Being There (between the covers)


Being There  (between the covers)

Oh, the places you’ll go–
the odyssey
through the looking glass,
the voyage out
to the lighthouse–

Everything is illuminated,
darkness visible–
the red and the black,
the wind in the willows,
the shining
leaves of grass,

Goodnight moon.
Far from the madding crowd,
the sun also rises,
pale fire.


Okay, I’m not sure what it means either, but here is a “spine poem,” written for Samuel Peralta’s prompt on dVerse Poets Pub.  It also happens to be exactly 55 words.  So go tell the G-Man!

For those who may not know, a spine poem is poem “found” in the titles of books.  There should be a photo of all the books. I’ve been traveling tonight and had to come up with books that I know I own in one form or another.  I just could not get a photograph of spines together. (And I’m sorry this pic also doesn’t really suit the poem!  Tired!)

  The titles in the order of appearance are by Jerzy Kosinski, Dr. Seuss, Homer, Lewis Carroll, Virginia Woolf, Virginia Woolf, Jonathan Safran Foer, William Styron, Stendhal, Kenneth Grahame, Stephen King, Walt Whitman, Margaret Wise Brown, Thomas Hardy, Ernest Hemingway and Vladimir Nabokov.

I am still very uncertain of the poem’s title–if not the books’ titles–I may change when not trying to fit into 55 words.  (Hint hint Galen!)   Actually –I’ve edited this since posting. I meant “between” the covers, but put “under the covers!”


Explore posts in the same categories: poetry, Uncategorized

Tags: , , , , , ,

You can comment below, or link to this permanent URL from your own site.

44 Comments on “Being There (between the covers)”

  1. Margaret Says:

    Hey…. and this works… and from your memory! I am impressed.

    • ManicDdaily Says:

      Well, thanks. I think it is quite a bit easier to do from memory than to ferret around with books, though on my behalf many of mine are still in boxes from moving. Thanks Margaret. k.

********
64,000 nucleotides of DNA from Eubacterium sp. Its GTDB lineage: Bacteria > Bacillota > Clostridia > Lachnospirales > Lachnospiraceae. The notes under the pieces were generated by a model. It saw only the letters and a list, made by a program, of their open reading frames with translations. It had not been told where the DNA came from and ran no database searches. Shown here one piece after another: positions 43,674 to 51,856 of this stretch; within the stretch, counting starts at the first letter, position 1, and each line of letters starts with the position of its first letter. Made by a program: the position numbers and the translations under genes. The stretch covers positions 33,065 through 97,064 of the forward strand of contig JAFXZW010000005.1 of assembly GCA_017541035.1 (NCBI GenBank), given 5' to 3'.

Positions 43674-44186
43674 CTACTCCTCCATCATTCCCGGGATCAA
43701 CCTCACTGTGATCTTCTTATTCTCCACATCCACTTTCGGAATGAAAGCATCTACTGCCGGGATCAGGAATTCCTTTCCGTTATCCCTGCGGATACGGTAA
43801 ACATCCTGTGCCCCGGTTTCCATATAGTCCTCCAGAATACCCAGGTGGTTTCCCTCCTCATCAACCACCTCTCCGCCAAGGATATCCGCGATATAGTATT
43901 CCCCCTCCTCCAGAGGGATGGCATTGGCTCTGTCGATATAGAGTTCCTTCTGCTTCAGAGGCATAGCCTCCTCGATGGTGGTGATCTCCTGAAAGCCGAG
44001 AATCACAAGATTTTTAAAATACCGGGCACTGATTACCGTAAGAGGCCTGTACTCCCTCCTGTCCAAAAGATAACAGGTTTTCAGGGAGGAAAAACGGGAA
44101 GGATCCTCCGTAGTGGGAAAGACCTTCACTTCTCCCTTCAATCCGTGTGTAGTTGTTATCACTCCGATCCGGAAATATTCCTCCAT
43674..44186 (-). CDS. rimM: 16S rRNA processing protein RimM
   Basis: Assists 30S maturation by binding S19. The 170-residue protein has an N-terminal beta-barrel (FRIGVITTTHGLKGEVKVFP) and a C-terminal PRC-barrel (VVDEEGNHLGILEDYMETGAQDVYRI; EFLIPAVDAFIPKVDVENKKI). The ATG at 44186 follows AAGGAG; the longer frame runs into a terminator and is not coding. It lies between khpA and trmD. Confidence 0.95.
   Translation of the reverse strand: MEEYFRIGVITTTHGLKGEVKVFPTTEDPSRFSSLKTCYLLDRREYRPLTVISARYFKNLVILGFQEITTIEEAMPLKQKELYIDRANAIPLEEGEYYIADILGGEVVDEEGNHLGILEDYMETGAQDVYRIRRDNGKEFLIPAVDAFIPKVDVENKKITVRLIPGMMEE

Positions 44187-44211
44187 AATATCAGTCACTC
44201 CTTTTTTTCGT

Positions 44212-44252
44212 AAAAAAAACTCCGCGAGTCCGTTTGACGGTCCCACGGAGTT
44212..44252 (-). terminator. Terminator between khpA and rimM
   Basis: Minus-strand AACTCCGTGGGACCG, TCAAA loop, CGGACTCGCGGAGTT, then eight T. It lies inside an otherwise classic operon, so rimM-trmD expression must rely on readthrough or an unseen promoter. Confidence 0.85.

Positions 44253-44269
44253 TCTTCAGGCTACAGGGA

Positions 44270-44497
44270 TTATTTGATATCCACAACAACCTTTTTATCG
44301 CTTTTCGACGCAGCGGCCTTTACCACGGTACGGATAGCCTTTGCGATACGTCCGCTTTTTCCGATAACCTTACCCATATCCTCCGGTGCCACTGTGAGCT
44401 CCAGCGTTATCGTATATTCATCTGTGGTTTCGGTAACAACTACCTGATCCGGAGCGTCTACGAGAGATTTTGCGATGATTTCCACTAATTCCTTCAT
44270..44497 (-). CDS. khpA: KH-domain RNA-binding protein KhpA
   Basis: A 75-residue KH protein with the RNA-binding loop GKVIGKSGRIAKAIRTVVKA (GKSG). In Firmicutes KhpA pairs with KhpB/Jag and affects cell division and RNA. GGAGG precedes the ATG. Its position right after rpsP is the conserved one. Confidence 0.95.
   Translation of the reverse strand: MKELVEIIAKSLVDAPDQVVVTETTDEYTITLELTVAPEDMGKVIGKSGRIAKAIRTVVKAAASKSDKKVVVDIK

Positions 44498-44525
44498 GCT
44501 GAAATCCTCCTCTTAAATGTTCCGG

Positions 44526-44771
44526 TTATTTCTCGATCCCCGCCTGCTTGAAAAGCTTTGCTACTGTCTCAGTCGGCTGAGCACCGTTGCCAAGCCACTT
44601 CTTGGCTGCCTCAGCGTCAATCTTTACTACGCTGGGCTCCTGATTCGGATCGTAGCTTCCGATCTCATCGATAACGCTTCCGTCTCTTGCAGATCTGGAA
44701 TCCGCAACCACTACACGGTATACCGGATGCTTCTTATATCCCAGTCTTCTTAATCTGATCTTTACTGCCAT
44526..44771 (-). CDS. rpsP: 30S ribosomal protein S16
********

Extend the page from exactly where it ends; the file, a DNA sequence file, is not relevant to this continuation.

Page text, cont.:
2. claudia Says:

    oh you had me with the voyage out to the lighthouse already…love lighthouses…always wanted to live in one when i was little… also the Goodnight moon.
    Far from the madding crowd… sounds peaceful you know…

  3. Mary Says:

    Very nice, Karin. I like especially the final stanza…which says to me that though we say good night to the moon we are always ready to welcome the sun the following morning! The cycle of life.

  4. Ella Says:

    Oh, I love yours! Through the Looking Glass really gave it that zing 😀

  5. shanyns Says:

    Totally cool! I love it!

  6. Oh, this is brill! Especially appreciated “the shining/leaves of grass,” since the two are worlds apart in nature but kindred spirits in title! This is a great prompt by Sam. And hooray for 55!! Amy

  7. Kay Davies Says:

    Way to go, Karin. Produced under stress and duress, and coming out wonderfully well.

  8. Akila Says:

    journeyed well! 🙂 interesting!

  9. bloomnpsycho Says:

    It makes me think of voyaging through books.
    When I was younger, I was an avid reader. It’s hard for me to keep my attention focused for long enough to be any more. When I’m not falling asleep, I’m just plain distracted.

  10. Jamie Dedes Says:

    I like it. Has the effect of a walk along the bookcase remembering all the good reads.

    • ManicDdaily Says:

      Yes, it’s funny. It didn’t start out that way at all–more about sort of night ramble, but the titles were so famous that it moved into that direction. k.

  11. Gabriella Says:

    A very effective combination Karin! All three stanzas are meaningful. A lot of the titles you chose are books that I own and have read. And I also used Hardy’s title in my own piece.

  12. brian miller Says:

    smiles….i like the last…the goodnight moon….far from the crowd the sun also rises stanza…it has an interesting contrast for me….and cool to see seuss in there as well…smiles.

  13. nico Says:

    I love the theme of light that radiates through this selection–very well done!